Cleveland Browns: What is Barkevious Mingo’s true value?


Cleveland Browns outside linebacker Barkevious Mingo is on the roster bubble. Here are some reasons why he will not make the final roster.

With the first cuts coming next week, the Cleveland Browns have a serious decision to make with Barkevious Mingo. Entering his fourth season, Mingo has failed to live up to his lofty high draft status.

Expectation were high for Mingo when the Browns made him the sixth overall pick out of LSU in the 2013 NFL Draft. The Browns were transitioning from a 4-3 base defense to a 3-4 base defense under then new hire Ray Horton.

Paul Kruger had just signed a five-year deal and Mingo was drafted to be the Robin to Kruger’s Batman at the outside linebacker positions. Together they were supposed to provide the disruptive pass rush the 3-4 needs to be successful.

In addition, Jabaal Sheard was transitioning from a 4-3 defensive end to outside linebacker as a transition player until Mingo was ready. Except Mingo never got ready. He never translated his speed, power and amazing playmaking ability from LSU to the NFL.

In his first season, Mingo had five sacks in 15 games. He progressed through the season as anyone would hope a rookie would, showing flashes of being able to rush the passer. But also looked very much the rookie.

Heading into Mingo’s second season, the Browns fired head coach Rob Chudzinski and, along with him, Horton, whose defense Mingo was drafted to play in. Hired in their place Mike Pettine, who brought with him the famous Buddy Ryan 46 and multiple front 3-4 defense.

The Ryan style of defense is predicated on using man-press with the corners allowing the front seven to rush the passer with reckless abandon. This seemed a perfect fit for Mingo. So much so that Cian Fahey, then a contributor to Bleacher Report, argued that Mingo would become a “household name” in the Ryan-style defense.

Related: Is a bigger Barkevious Mingo better?

Unfortunately, that never materialized as well. During the first game of his second season Mingo suffered a shoulder injury. Instead of going on injured reserve, he sought to play through the injury. Combined with transitioning to playing as a cover linebacker, it was all too much for Mingo to handle. He finished the season with two sacks in 15 games and his play was less than stellar.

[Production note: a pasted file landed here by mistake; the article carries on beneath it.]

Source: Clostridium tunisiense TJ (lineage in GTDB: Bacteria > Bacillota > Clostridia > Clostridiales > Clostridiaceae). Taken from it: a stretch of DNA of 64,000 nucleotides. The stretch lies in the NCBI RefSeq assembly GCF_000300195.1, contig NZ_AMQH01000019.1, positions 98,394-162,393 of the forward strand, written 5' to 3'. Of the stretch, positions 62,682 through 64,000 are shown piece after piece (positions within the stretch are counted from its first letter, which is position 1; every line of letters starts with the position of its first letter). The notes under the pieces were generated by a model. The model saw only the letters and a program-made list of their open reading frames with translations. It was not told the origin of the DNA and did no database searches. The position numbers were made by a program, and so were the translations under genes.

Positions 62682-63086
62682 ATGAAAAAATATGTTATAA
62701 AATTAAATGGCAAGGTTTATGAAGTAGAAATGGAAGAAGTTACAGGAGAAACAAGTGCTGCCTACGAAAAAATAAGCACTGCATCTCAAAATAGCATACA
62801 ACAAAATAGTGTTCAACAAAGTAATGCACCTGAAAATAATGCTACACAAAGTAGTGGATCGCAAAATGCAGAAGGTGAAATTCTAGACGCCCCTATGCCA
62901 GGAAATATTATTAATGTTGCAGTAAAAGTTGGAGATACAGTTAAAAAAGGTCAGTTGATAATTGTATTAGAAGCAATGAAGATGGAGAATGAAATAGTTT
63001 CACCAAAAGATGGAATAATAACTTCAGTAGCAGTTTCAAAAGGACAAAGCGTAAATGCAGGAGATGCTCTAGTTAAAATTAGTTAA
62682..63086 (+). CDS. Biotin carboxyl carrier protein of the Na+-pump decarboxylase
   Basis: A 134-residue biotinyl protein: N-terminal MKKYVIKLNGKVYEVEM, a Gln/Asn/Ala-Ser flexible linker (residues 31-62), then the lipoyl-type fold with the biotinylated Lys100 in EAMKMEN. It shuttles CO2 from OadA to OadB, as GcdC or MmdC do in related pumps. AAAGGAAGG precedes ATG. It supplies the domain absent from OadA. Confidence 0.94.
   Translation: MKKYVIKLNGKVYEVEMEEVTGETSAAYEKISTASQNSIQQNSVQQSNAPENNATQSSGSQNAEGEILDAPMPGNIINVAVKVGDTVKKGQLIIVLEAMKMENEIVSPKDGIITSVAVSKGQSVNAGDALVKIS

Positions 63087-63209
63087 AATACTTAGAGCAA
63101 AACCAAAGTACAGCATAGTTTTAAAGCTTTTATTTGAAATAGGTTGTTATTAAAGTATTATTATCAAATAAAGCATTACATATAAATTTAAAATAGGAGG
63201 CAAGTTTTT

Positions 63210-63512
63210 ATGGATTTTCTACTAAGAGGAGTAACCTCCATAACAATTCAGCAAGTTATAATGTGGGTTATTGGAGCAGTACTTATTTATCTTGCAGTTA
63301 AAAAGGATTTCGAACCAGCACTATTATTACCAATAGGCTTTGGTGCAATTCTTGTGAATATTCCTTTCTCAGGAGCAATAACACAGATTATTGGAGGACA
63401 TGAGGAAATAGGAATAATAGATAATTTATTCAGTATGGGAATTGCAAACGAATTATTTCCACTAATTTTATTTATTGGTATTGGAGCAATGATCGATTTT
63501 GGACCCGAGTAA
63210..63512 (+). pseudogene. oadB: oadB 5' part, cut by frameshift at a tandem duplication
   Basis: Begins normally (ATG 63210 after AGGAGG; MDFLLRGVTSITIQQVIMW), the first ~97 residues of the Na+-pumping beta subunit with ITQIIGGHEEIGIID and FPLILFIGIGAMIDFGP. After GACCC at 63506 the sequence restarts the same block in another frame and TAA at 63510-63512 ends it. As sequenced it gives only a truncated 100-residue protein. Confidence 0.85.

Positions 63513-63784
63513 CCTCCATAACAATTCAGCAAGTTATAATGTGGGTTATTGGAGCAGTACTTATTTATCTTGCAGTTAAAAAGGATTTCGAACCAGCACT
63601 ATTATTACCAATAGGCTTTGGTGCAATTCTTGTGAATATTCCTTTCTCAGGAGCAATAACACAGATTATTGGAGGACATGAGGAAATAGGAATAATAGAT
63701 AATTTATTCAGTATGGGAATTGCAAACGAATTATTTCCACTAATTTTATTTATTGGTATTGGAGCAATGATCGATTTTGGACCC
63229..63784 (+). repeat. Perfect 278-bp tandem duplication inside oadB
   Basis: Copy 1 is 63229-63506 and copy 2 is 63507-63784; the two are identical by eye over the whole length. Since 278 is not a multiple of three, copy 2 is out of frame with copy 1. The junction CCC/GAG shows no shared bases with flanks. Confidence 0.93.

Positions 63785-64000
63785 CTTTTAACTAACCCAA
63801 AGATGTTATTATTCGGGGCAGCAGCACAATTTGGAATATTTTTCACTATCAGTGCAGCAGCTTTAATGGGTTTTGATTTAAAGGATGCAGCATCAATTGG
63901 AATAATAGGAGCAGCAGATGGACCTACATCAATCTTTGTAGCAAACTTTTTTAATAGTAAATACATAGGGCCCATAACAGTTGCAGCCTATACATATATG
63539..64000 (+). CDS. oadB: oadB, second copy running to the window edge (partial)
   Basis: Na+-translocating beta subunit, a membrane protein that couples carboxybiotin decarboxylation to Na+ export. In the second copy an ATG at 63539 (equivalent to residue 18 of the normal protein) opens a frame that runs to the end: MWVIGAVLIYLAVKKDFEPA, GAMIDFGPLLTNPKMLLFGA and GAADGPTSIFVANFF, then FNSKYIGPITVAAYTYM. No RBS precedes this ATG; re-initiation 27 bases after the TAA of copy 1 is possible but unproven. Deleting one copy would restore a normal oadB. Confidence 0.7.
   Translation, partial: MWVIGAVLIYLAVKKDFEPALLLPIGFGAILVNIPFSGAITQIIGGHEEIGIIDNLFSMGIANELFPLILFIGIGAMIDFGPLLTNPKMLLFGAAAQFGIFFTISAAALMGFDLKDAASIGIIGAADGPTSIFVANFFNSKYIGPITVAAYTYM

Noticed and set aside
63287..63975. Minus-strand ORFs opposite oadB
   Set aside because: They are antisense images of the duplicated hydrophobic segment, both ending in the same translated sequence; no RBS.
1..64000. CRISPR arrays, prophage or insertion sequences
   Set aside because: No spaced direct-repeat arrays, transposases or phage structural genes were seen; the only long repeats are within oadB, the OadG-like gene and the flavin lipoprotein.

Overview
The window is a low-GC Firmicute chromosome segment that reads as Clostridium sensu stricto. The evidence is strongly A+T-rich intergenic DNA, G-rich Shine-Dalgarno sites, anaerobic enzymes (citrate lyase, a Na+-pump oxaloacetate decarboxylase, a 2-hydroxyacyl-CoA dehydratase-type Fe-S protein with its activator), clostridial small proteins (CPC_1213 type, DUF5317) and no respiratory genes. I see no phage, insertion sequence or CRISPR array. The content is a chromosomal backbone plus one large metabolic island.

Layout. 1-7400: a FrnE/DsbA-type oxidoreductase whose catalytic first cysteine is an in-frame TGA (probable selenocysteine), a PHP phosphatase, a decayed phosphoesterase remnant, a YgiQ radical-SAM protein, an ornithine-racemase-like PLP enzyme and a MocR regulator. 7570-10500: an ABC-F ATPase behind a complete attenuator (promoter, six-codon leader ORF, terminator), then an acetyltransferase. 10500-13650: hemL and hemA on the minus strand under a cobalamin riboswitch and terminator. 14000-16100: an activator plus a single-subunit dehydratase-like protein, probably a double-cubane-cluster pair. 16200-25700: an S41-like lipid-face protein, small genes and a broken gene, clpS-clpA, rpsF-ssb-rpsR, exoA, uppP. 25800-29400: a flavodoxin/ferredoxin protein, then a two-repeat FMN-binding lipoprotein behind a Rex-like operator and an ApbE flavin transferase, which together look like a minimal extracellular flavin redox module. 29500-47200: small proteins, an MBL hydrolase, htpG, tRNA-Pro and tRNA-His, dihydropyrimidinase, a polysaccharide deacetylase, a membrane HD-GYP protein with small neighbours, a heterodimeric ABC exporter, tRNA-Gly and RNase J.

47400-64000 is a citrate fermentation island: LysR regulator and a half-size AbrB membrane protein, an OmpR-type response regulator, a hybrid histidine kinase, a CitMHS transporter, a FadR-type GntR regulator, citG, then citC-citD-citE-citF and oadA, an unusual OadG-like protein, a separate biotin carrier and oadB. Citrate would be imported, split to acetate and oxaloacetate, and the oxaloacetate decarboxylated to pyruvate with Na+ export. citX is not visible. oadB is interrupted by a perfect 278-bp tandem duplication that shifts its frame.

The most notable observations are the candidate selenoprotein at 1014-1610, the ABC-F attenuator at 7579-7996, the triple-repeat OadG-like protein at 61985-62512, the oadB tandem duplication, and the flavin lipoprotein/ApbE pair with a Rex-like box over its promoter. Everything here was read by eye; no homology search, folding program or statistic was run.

The 2015 season did not prove much better. Heading into the season, questions arose about Mingo’s ability to rush the passer as he had yet to show much progress in the area of pass rushing moves. Nor did he show much progress in coverage.

Mingo relied too much upon his athletic ability and never seemed to develop the pass rush or coverage skills necessary to compete in the NFL. His third season turned out worse than his second. Mingo was not progressing although, in all fairness, nobody had a good season last year under then defensive coordinator Jim O’Neil.

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Like his predecessors, Pettine was fired and a new staff brought in. In what should have been a good omen for Mingo, head coach Hue Jackson rehired (technically extended the contract) Horton as defensive coordinator.

Unfortunately bringing Horton back has not helped Mingo overcome his on-field difficulties. Horton likes “big men that can run and little men that can hit,” but given Mingo’s stated weight of 240 pounds, which may be more like 220 pounds, the question is which category does he fit. Is Mingo a big man who can run or a little man who can hit?

Mingo sought to resolve that question by gaining a reported 20 pounds this off-season, which would technically put him up to 260 pounds. However, he now looks more like 240 pounds. The NFL prefers bigger outside linebackers who can take on offensive linemen in the run game, but Mingo lacks the size to be effective in that role. As a result, the Browns drafted two outside linebackers in the 2016 NFL Draft.

The plan was to give Mingo a shot at outside linebacker, inside linebacker and possibly even at safety. Up to this point, Mingo has proven ineffective in all those options. He still fails to set an edge and effectively rush the passer from the outside. Although he flashed at inside linebacker last week against the Atlanta Falcons, it may not be enough to beat out undrafted free agent Dominique Alexander. Mingo has yet to take the field as a safety.

If Mingo does not work himself into the Browns plans soon, he may be on the cutting block, especially considering the Browns declined to pick up his fifth-year option. The only thing that may keep him on the team is the $5.2 million in dead cap space he represents.

If the Browns keep him this season and let him leave via free agency after the year, another team may be able to resurrect his career and the Browns may get a compensatory pick.

Next: Josh McCown no longer a priority in Dallas

What do you think Browns fans? Where does Mingo’s greatest value lie? As an outside linebacker? Inside linebacker? Or compensatory draft pick?